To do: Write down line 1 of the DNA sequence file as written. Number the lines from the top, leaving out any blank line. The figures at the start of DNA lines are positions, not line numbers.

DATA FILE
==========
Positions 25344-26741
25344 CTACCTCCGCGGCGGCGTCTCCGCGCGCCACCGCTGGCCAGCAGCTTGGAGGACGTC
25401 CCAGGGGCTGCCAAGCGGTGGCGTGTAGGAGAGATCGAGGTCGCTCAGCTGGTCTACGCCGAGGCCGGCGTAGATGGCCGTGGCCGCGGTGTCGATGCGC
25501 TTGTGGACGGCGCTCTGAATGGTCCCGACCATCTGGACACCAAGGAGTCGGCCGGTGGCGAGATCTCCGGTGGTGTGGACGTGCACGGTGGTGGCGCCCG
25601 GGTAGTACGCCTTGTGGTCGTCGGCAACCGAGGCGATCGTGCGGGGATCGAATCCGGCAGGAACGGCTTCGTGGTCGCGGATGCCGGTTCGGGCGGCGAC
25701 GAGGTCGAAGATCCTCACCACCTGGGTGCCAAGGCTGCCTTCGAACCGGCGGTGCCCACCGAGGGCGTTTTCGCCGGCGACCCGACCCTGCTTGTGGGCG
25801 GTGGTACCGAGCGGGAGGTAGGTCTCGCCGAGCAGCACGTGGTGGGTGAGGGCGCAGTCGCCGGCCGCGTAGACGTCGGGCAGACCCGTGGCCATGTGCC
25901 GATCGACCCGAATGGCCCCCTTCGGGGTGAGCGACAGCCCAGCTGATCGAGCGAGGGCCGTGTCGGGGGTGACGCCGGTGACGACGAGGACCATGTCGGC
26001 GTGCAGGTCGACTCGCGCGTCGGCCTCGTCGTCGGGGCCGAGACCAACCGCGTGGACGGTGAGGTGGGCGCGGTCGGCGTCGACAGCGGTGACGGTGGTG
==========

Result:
Positions 25344-26741